Introduction to basic concept of a stock
- Market capitalization
Market capitalization refers to the total dollar market value of a company's outstanding shares of stock. It means the total value of a listed company's shares at market prices.
Market Cap = Current Share Price * Total Number of Shares Outstanding
Volume is the amount of an asset or security that changes hands over some period of time, often over the course of a day. For instance, stock trading volume would refer to the number of shares of a security traded between its daily open and close.
- Share turnover
Share turnover is calculated by dividing the average number of shares traded over a given period by the average number of total outstanding shares for that same period. The percentage result represents what percent of all available shares that could have been traded were actually traded.
- P/E ratio (TTM)
The trailing Twelve Months (TTM) P/E ratio is a relative valuation multiple that is based on the last 12 months of actual earnings and is calculated by taking the current stock price and dividing it by the TTM earnings per share (EPS). The formula of the P/E ratio (TTM) is Trailing P/E Ratio = Current Share Price / TTM EPS.
- P/B ratio
Price to book ratio is a stock valuation metric used to evaluate a company’s current market value relative to its book value. The book value is defined as the company’s total assets minus any liabilities. The P/B ratio is calculated by dividing the company's stock price per share by its book value per share (BVPS).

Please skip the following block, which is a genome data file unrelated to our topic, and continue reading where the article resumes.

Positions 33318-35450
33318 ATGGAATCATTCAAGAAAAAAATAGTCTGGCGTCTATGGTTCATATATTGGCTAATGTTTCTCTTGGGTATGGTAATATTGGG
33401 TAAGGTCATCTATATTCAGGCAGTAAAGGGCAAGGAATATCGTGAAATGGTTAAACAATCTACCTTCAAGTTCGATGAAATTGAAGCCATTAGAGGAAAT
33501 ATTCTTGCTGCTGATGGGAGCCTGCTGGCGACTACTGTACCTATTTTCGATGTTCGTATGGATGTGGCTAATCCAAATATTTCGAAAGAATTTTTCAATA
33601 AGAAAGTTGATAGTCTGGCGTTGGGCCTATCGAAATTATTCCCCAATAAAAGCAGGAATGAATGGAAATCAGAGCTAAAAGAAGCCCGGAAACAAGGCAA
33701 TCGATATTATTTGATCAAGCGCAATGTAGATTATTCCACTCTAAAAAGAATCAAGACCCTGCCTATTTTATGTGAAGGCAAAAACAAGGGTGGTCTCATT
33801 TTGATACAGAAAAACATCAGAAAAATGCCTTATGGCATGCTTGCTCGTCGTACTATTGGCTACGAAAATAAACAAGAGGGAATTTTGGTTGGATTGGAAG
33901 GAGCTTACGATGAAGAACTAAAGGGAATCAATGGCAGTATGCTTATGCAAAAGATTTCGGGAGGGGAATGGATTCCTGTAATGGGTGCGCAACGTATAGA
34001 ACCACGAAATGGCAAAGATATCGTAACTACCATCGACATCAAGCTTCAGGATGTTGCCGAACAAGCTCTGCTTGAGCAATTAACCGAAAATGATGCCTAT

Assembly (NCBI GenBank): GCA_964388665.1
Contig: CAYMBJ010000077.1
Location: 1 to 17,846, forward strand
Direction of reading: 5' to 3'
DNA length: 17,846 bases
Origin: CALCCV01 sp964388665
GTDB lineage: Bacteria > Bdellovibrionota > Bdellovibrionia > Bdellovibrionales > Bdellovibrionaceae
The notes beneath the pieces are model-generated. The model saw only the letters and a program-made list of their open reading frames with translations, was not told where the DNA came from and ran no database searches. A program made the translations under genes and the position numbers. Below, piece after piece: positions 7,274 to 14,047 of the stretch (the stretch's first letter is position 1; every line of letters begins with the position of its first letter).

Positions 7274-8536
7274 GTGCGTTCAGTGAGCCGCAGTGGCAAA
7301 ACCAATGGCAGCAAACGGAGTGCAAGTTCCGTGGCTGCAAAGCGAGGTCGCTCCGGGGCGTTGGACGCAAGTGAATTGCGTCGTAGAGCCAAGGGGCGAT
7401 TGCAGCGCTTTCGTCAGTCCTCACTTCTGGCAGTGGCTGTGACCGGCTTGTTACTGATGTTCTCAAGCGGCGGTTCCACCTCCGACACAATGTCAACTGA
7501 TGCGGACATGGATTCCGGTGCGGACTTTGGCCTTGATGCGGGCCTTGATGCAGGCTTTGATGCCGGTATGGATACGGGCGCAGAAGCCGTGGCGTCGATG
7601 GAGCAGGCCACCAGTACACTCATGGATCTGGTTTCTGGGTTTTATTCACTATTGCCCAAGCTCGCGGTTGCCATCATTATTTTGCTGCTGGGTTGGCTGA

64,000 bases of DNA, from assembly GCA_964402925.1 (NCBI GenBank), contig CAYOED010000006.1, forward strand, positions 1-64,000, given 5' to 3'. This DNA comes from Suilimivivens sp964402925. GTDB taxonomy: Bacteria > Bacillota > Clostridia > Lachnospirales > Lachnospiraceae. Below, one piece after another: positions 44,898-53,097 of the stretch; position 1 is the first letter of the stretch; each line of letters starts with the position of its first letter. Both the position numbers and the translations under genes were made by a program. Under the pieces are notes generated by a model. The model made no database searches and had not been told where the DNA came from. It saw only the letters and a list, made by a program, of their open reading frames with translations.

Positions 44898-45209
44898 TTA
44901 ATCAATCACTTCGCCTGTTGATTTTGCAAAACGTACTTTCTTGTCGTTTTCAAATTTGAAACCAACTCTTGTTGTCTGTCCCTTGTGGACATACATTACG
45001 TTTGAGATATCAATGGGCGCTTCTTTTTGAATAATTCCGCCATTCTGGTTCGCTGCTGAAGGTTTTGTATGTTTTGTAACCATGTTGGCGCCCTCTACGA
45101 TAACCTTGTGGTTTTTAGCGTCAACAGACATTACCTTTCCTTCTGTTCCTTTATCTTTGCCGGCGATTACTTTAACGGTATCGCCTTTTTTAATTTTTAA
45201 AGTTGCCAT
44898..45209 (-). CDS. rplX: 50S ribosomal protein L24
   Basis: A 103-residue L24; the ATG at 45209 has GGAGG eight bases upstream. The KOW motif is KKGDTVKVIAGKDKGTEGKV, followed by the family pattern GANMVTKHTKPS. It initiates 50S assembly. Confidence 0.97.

P/B ratio= Market Price per Share / Book Value per Share
- Market value per share is obtained by simply looking at the share price quote in the market.
- Book Value per Share: (total assets - total liabilities) / number of shares outstanding.
P/B ratios under 1 are typically considered solid investments by value investors. While P/B ratios on the lower end can generally suggest a company is undervalued and P/B ratios on the higher end can mean the opposite, a closer examination is still required before any investment decision is made.
- Dividend rate (TTM)
The dividend rate is the amount of cash returned by a company to its stockholders on an annual basis as a percentage of the market value of the company. The cash returned to investors is called a dividend, hence the term dividend rate. On a per-share basis, the dividend rate is the amount of annual dividend per stock, divided by the current price of the stock.
Dividend Rate = Dividend Per Share / Current Share Price
Dividend rate (TTM) is a company's trailing 12-month dividends per share divided by the company's trailing 12-month current share price. The higher the dividend rate, the more of its earnings a company pays out as dividends.
- Dividend Yield (TTM)
The dividend yield displayed as a percentage - is the amount of money a company pays shareholders for owning a share of its stock divided by its current stock price.
Dividend Yield = Dividend per share / Market value per share
Trailing twelve dividend yield gives the dividend percentage paid over a prior period, typically one year. A trailing twelve-month dividend yield, denoted as "TTM", includes all dividends paid during the past year in order to calculate the dividend yield.